ORDER ADOPTING REPORT AND RECOMMENDATION OF UNITED STATES MAGISTRATE JUDGE
Pursuant to 28 U.S.C. § 636(b)(1)(C), the Court has reviewed the instant Petition and other papers along with the attached Report and Recommendation of United States Magistrate Judge Jeffrey W. Johnson, and has made a de novo determination of the Report and Recommendation. The Court notes that on January 12, 2009, after the deadline for filing objections, petitioner filed a letter stating that he "elect[ed] to file [a] first amended petition," pursuant to the authorization set forth in Judge Johnson's Report and Recommendation. In the Report, Judge Johnson noted that petitioner could file an amended complaint only if it "show[ed] that petitioner [was] eligible to proceed with the" action. Judge Johnson also cautioned petitioner that any first amended petition would have to "be complete in and of itself without reference to any prior pleading." The document attached to petitioner's letter was merely a copy of various pages of Judge Johnson's Report and Recommendation with cetain case numbers and dates underlined. It was not a first amended petition that explained petitioner's eight and a half year delay in filing a federal habeas petition.
Petitioner's letter appears to assert that because he filed a direct appeal of his conviction and sentence in the California Court of Appeal on October 29, 1998, he is entitled to statutory tolling. This is incorrect. Petitioner's state court judgment did not become final until April 20, 1999, ninety days after the California Supreme Court denied review of the Court of Appeal's decision on petitioner's direct appeal. The one-year statute of limitations under AEDPA runs from that date. To qualify for statutory tolling, petitioner had to initiate collateral post-conviction proceedings within one year of April 20, 1999. Since he did not do so, he is not entitled to statutory tolling. See 28 U.S.C. § 2244(d)(2); Harris v. Carter, 515 F.3d 1051, 1053 n. 3 (9th Cir. 2008).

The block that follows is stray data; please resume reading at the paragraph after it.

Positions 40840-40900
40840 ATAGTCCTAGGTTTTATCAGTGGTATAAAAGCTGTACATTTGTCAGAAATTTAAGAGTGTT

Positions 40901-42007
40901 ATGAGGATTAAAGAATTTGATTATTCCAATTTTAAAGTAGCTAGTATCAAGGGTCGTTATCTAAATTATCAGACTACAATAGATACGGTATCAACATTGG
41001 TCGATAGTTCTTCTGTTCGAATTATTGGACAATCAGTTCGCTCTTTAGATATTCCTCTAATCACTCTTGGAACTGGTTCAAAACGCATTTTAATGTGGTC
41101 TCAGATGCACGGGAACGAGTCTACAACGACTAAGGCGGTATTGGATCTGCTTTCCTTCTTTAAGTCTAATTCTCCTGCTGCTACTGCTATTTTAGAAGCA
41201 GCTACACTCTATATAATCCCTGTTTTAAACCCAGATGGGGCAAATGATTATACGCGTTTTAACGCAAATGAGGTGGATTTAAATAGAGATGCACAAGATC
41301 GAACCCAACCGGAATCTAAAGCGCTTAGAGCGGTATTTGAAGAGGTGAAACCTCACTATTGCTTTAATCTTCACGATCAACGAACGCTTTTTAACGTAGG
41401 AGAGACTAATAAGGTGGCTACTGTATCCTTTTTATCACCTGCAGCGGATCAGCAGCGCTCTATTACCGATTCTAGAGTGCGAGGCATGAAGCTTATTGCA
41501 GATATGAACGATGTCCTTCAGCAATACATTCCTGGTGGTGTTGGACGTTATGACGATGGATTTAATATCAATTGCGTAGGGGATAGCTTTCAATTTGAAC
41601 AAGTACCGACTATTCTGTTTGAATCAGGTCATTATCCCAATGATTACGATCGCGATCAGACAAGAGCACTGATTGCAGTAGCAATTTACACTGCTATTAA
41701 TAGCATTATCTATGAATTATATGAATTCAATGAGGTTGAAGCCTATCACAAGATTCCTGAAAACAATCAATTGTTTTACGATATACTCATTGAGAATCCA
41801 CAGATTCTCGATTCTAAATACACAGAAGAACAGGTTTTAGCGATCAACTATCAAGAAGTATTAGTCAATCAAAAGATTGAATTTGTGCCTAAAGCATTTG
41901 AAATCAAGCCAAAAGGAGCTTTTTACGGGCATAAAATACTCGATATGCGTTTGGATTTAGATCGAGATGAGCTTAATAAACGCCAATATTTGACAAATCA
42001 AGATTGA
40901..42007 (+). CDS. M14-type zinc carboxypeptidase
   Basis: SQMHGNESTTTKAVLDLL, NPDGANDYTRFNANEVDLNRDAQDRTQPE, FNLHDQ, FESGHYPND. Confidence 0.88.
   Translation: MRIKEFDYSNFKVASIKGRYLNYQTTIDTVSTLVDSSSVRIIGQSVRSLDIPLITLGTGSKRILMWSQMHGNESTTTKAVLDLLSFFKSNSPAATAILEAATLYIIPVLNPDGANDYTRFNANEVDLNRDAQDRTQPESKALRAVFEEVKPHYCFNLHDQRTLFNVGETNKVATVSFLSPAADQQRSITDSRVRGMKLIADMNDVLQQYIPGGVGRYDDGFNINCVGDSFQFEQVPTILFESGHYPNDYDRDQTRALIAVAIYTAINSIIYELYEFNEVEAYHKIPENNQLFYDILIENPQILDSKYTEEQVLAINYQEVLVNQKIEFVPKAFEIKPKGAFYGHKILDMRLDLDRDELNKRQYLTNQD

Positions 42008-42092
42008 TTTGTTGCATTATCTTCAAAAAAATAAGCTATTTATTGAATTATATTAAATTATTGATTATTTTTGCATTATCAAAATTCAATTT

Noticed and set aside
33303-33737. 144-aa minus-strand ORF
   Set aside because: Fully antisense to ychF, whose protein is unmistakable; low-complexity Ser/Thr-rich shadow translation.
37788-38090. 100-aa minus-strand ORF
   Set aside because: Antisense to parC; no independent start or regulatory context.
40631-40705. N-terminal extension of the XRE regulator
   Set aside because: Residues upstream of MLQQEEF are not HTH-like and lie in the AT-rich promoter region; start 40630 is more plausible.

Petitioner suggests that the Court of Appeal "overlooked" the fact that the Superior Court judge did not sign or stamp the abstract of judgment, and that it is therefore "not [his] fault" that he "miss[ed]" the ADEPA one-year statute of limitations. The fact that petitioner disagreed with the Court of Appeal's decision -- which he became aware in 1998 or 1999 -- does not demonstrate 'extaordinary circumstances beyond [his] control ma[de] it impossible to file a petition on time," Smith v. Ratelle, 323 F.3d 813, 819 (9th Cir. 2003). Petitioner has not, therefore, demonstrated that he is entitled to equtiable tolling.
For these reasons, the Court concurs with and adopts the conclusions of the Magistrate Judge.
IT IS ORDERED that a Judgment be entered dismissing the instant Petition for Writ of Habeas Corpus with prejudice as barred by the statute of limitations.
IT IS FURTHER ORDERED that the Clerk shall serve forthwith a copy of this Order and the Judgment of this date on petitioner.
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